Monday, July 1, 2013


SB 71: a stealth move that worked. Governor Brown shrugs off public input ... again!

When AB 76 was hot and heavy, rendering or denying public access to public documents and records,  this column and others exposed the hypocrisy. When I met with one of our State Senators last week, I was advised that the legislature heard the hue and cry and that AB 76 was pulled from the Governor's desk. The expectation was that the bill would return, keeping the language on page 61 that cut benefits from injured workers despite prior legislation awarding them those benefits, but that the language threatening citizens' ability to use the California Public Records Act (CPRA) would be amended out of the bill.

Wrong. Instead, Governor Brown signed SB 71, another "trailer bill,"  which will also allow local governments to restrict access to these records and the information therein. One method will be to let the local agency decide in what format to release electronic data if they release it at all. Local governments will be allowed to deny written requests for public records -- they will not be required to state the reason for denial. Appeals wlll be hard to formulate if no reasons are given for denial.  Transparency in California's open-government law will be sliced and diced.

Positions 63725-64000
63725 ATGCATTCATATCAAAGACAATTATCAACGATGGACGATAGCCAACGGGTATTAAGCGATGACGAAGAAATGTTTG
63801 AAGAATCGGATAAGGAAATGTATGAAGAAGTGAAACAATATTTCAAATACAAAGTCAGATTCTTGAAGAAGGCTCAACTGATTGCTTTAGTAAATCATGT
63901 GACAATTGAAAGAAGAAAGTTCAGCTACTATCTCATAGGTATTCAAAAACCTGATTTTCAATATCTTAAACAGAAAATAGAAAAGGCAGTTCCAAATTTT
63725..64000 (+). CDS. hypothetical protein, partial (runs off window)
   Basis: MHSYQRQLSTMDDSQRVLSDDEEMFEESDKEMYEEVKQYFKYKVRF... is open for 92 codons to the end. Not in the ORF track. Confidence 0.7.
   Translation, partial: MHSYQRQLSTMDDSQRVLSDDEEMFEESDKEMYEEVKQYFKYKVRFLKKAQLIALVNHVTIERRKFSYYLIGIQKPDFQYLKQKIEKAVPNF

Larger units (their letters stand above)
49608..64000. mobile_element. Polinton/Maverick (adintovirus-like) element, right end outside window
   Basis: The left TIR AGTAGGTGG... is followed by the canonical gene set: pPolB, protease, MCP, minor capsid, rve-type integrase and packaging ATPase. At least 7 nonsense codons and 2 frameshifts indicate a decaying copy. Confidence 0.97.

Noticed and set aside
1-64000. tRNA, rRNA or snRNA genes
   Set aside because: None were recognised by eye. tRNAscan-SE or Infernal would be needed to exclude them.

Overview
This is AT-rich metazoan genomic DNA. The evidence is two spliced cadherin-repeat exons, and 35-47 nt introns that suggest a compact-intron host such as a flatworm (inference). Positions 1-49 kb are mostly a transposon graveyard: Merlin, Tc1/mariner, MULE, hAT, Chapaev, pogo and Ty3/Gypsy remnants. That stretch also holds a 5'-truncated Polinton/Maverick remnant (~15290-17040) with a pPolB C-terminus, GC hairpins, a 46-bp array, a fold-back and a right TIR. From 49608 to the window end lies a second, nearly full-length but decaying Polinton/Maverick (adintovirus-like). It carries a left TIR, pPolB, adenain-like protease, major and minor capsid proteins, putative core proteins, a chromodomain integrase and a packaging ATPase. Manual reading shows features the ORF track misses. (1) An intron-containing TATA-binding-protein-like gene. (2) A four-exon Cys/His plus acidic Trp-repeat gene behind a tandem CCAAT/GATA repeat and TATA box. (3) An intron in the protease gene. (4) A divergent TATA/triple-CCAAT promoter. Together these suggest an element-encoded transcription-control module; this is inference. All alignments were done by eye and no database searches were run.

Has the Governor snubbed the public?

He kept in the language that snubs injured workers and makes SB 863 from last year even more confiscatory than it already is. SB 71 acknowledges that "existing law appropriates $120,000,000 per year" to pay for a return-to-work program but then states "the program applies only to injuries that occur on or after January 1, 2013." One of the few benefits that one could have argued for with reference to last year's SB 863 was that it appropriated $120,000,000 for a return-to-work program. This benefit, presumably, is one reason why Angie Wei, California Federation of Labor, worked so hard to get the bill passed. That benefit has now evaporated for all injuries prior to 1/01/2013.

Did the California Labor Federation,  workers  injured  before 1/01/2013, and all of their supporters get out-maneuvered by Governor Brown? It turns out that AB 76 and SB 71 were mirror bills and that the technical  reason AB 76 got vetoed was because SB 71 was already in the  process of being signed. Either bill was sufficient to take away the benefits from injured workers that had been bestowed on them by SB 863 from 2012. Two weeks later (as of 7/17/13) we  still haven't heard an outcry from the original supporters of SB 863. It does not  appear that this loss of benefits concerns  the labor unions.